This is important, he said, because children whose parents are divorced are more likely to be expelled from school, get pregnant, be poor or kill themselves.
Though most people blame the sad state of Michigan's economy on the decline of the auto industry, McManus claims that the prevalence of divorce in Michigan is a major factor.
"Only married people can create new businesses. It takes one couple living under one roof to generate enough income to set off in business on your own."
Plus, he said, because divorced women and their children are more likely to be poor, divorce results in increased need for Medicaid and housing subsidies.
Gary Glenn, president of the American Family Association of Michigan said that his group is strongly supportive of the type of legislation proposed by Sen. McManus.
Glenn also supported a recent proposal by Rep. Paul Scott (R-Blanc), another Republican candidate for Secretary of State, to prohibit transgendered people from changing their gender on their drivers licenses.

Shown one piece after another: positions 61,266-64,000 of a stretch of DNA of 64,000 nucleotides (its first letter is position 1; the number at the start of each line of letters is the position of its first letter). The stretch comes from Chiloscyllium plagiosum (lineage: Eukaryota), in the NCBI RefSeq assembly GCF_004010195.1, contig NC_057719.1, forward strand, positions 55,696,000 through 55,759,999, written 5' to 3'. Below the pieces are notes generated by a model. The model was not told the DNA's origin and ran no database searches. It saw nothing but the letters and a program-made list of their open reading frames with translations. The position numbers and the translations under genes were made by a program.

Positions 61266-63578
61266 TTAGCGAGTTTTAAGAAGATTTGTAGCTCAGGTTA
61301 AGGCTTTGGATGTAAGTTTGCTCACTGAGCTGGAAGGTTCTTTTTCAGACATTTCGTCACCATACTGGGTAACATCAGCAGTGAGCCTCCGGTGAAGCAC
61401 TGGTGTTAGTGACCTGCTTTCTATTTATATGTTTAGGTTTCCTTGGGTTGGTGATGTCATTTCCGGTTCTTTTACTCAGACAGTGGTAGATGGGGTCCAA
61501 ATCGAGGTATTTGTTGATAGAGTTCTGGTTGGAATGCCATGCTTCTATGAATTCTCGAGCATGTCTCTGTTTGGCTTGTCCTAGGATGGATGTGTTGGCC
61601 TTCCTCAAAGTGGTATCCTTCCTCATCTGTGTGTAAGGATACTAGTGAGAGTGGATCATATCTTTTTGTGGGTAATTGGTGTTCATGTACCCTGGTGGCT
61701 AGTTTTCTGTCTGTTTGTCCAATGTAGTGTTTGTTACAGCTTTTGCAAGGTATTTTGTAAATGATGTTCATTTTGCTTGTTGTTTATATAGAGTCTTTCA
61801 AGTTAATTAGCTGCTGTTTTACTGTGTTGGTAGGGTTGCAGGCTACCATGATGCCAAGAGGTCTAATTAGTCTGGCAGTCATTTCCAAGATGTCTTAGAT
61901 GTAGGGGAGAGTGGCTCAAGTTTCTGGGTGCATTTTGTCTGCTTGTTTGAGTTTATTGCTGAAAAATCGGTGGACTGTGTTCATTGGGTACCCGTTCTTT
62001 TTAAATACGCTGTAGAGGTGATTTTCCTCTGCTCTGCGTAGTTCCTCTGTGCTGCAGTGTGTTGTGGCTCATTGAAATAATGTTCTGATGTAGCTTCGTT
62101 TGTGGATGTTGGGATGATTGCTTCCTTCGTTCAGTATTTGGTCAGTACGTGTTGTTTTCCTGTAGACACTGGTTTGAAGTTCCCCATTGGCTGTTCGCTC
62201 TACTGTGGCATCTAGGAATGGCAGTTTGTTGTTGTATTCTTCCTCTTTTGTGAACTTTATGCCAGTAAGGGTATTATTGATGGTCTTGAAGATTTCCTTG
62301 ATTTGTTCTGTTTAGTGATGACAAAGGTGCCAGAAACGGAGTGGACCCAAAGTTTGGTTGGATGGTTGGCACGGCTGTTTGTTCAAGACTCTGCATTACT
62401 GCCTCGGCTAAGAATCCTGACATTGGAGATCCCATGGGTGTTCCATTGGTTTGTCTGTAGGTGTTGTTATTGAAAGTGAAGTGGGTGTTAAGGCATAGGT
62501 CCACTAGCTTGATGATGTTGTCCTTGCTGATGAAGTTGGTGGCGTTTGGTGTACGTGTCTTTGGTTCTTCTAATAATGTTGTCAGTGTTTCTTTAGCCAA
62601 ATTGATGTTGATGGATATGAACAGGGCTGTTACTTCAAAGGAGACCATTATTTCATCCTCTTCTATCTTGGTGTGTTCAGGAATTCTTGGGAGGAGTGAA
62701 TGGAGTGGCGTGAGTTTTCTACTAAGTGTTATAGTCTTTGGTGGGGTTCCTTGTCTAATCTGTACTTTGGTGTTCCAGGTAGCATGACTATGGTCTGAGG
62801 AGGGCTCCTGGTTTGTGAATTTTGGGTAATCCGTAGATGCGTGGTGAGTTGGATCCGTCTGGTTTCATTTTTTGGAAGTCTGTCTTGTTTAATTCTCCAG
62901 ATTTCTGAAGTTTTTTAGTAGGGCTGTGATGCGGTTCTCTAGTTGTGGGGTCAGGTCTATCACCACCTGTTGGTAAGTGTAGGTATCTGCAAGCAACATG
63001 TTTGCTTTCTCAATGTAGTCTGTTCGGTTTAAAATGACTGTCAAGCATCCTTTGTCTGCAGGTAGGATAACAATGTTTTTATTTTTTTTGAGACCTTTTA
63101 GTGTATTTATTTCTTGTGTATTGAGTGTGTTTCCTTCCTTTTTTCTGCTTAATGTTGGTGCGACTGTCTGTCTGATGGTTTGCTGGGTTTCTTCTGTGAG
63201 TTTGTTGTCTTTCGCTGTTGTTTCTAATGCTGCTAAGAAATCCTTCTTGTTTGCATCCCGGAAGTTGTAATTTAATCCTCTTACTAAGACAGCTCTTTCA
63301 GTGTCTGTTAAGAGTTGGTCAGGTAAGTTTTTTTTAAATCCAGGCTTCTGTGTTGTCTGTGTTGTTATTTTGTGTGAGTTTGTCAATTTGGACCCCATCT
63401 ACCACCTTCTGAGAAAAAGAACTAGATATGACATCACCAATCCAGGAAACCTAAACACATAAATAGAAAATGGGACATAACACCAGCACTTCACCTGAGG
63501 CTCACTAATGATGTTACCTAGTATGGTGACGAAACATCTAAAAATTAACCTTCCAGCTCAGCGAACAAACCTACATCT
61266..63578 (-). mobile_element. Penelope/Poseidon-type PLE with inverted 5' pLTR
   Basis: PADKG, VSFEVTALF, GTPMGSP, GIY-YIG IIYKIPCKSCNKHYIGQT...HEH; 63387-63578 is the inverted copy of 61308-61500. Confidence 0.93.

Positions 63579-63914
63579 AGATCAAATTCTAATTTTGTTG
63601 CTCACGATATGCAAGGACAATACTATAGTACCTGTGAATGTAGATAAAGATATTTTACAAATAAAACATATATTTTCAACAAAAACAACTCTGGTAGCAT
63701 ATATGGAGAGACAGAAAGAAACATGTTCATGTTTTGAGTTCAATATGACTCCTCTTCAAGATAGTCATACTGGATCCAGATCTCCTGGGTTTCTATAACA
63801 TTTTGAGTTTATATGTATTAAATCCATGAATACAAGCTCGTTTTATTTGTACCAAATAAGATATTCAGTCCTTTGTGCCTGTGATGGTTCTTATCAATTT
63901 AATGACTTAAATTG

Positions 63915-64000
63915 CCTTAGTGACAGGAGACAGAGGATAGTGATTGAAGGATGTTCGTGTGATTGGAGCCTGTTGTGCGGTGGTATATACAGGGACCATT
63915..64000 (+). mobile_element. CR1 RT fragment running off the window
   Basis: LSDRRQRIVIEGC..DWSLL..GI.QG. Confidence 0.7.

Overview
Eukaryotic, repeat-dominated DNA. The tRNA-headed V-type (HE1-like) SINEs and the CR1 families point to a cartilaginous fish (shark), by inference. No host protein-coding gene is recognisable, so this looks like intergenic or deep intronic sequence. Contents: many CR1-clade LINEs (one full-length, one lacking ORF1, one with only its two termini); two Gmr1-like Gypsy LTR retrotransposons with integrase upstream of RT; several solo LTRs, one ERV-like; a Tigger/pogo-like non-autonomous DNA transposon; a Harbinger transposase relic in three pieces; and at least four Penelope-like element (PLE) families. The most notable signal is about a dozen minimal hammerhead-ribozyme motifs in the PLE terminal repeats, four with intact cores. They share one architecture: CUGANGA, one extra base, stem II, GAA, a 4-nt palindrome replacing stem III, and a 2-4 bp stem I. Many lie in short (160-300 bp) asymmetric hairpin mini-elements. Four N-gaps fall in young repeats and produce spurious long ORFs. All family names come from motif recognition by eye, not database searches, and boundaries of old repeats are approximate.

"If candidates for public are trying to prove that one is more pro-family than the other then that's good," Glenn said. "We certainly appreciate the actions of both Rep. Scott and Sen. McManus."
Family law experts, however, say the legislation will only make divorces harder on families and children because parents will be forced to invent allegations of abuse and mistreatment in order to justify the divorce.
Michael A. Robbins is current President of the Michigan Chapter of the American Academy of Matrimonial Lawyers.
Robbins said that Michigan repealed fault divorces in 1972 because the process created needless hostility, collusion and perjury — people would make up stories of abuse to get out of their marriages.